My final installment in the Women in Horror Spotlight series is a writer whose work is featured in the upcoming State of Horror: Louisianna anthology from Charon Coin Press. Teresa Bergen will be sharing with us some of her influences, difficulties and triumphs on her writing journey. Stay tuned for tomorrow: I’ll be giving an update about this week’s appearances at MystiCon. I know, it’s that time of year once more!!!
What influences your stories?
I generally like stories with lots of basis in my personal reality, and horror that somehow involves my own fears. And I like humor mixed in. At least something that is funny to me. For example, in my story “Binky,” I draw on the idea of not knowing how to raise someone else’s child – a situation I was partially engaged in when I wrote it — and also my experience being initiated into transcendental meditation at an early age and being warned to never tell my mantra to anybody. Do I believe that sharing my mantra will really result in disaster? No. But have I ever told anybody? No way! This is something I find funny about myself, that I simultaneously hold these two beliefs, and something I found entertaining about my character Gloria.
I’m currently working on a trilogy of novels about a girl whose mother forces her to go on a yoga retreat in India. While there, the girl gets bitten by a snake and develops latent cobra powers. Since I’m a yoga teacher as well as a writer it gave me a chance to draw out many of the funny and weird things about American yoga practitioners through the eyes of my reluctant young yogi protagonist.
How do you balance writing and the realities of life?
Time is the biggest problem. I do lots of freelance writing, editing and transcription, and there are only so many hours in a day. And only so many hours I can sit and look at a computer screen. Unfortunately, writing online slideshows and ghostwriting company blogs pays a lot better than fiction. So fiction only gets a little piece of the writing day.
There’s also the problem of doing a bunch of different things to support my fiction writing habit. I always thought I’d be a semi-financially successful fiction writer by this point in my life. (What gave me that conviction? I don’t know). Instead, I amassed a variety of ways to make money. Which, when I list them all off, makes me sound like a dilettante or a lunatic. So when people ask me what I do for a living, I generally just tell them the most relevant thing.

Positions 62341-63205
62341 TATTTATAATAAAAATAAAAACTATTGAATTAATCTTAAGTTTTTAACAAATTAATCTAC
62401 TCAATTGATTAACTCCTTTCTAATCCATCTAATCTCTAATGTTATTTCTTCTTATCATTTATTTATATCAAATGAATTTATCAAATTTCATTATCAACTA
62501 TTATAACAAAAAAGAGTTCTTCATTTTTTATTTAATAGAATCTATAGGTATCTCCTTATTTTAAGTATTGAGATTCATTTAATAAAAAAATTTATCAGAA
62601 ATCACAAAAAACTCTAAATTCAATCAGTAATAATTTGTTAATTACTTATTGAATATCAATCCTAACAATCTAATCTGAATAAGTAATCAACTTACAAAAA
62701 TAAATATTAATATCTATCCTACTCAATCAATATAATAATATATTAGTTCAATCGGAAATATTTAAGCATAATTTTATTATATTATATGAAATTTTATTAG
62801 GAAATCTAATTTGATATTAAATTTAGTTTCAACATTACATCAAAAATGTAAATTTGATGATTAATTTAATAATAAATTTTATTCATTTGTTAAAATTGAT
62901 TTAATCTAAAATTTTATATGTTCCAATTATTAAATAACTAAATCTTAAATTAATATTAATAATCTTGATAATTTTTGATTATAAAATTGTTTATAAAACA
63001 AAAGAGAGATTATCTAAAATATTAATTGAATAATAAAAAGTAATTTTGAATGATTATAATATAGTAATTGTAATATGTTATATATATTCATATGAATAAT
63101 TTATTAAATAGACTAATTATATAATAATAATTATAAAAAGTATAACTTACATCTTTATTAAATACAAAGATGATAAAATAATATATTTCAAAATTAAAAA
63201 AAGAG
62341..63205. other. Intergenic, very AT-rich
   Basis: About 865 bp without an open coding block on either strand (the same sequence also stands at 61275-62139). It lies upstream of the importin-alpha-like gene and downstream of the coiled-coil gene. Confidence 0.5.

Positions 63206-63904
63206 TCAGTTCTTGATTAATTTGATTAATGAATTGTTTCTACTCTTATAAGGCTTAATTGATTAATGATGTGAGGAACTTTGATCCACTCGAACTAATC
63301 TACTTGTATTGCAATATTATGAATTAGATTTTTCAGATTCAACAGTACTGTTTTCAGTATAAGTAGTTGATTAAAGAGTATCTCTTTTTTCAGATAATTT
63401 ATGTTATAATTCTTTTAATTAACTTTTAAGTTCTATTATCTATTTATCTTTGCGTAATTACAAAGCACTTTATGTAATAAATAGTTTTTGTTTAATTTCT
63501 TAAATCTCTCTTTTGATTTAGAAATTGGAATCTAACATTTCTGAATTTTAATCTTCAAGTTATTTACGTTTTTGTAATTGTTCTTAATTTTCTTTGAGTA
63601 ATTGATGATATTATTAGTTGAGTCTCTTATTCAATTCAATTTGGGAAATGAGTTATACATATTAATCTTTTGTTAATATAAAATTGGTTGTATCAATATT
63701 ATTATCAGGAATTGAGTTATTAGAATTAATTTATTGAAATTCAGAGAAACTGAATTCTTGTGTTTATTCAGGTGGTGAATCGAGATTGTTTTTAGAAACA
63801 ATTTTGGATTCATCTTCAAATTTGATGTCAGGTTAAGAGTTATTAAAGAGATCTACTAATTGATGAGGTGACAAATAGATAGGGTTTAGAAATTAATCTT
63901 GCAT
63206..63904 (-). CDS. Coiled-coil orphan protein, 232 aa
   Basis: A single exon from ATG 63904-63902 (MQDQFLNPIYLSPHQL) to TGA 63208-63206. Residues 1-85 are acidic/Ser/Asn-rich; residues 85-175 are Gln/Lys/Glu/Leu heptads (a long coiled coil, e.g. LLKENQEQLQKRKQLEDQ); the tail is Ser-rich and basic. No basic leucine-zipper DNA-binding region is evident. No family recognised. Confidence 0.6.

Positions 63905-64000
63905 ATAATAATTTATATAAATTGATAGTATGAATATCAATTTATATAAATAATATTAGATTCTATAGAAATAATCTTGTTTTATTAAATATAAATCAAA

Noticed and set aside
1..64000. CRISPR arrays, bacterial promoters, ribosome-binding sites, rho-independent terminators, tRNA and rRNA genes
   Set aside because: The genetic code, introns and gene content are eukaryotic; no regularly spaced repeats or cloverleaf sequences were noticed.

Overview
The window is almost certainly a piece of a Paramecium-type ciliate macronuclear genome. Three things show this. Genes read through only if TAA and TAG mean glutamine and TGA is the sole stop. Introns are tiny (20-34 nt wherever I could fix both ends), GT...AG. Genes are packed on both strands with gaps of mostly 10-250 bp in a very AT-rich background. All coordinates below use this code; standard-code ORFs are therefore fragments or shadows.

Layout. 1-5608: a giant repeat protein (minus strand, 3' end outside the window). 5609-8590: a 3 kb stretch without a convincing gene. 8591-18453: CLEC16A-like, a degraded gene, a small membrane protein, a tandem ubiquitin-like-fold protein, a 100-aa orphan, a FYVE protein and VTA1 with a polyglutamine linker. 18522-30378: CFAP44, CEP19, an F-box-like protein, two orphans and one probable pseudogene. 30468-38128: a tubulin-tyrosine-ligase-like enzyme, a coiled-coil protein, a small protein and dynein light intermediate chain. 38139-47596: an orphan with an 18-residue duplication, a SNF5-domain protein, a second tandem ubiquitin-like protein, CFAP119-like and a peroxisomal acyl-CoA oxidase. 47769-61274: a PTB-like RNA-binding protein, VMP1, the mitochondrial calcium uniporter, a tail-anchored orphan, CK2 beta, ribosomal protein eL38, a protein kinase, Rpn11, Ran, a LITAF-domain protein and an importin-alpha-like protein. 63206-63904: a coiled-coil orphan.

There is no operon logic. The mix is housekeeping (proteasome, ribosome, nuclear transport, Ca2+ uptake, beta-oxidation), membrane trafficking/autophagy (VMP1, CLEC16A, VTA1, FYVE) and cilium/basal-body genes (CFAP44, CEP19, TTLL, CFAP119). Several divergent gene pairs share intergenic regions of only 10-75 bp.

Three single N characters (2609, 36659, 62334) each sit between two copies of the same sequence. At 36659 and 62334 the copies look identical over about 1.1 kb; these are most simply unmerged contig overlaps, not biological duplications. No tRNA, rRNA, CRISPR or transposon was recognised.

Also, cleaning gets short shrift. Dust bunnies crouch in corners of my house. Moss grows on my car. And the yard has devolved into survival of the fittest.
Is there anything you find particularly challenging in your writing or what was the hardest part about writing your story?
One of the harder things for me about writing horror is making it convincing and believable enough without spelling out every detail. Unlike sci fi, horror doesn’t always give you the whole explanation of why weird things are happening in the story. Then again, I want some sort of remotely plausible foundation to anchor my characters and their macabre crises. As a reader, I hate to be completely lost and unsure what the writer was trying to say.
The ending of “Binky” was hard for me because I wanted it to be clear without pounding the reader over the head. Nor did I want the end to be predictable. Also, there’s the why of the story, which is like the why of raising children. Why was the stepdaughter so awful to Gloria? Was it deliberate? Was she just a bad seed? Would she have outgrown the phase and come to like/tolerate/love Gloria if things had ended differently? Some things can’t be known or explained.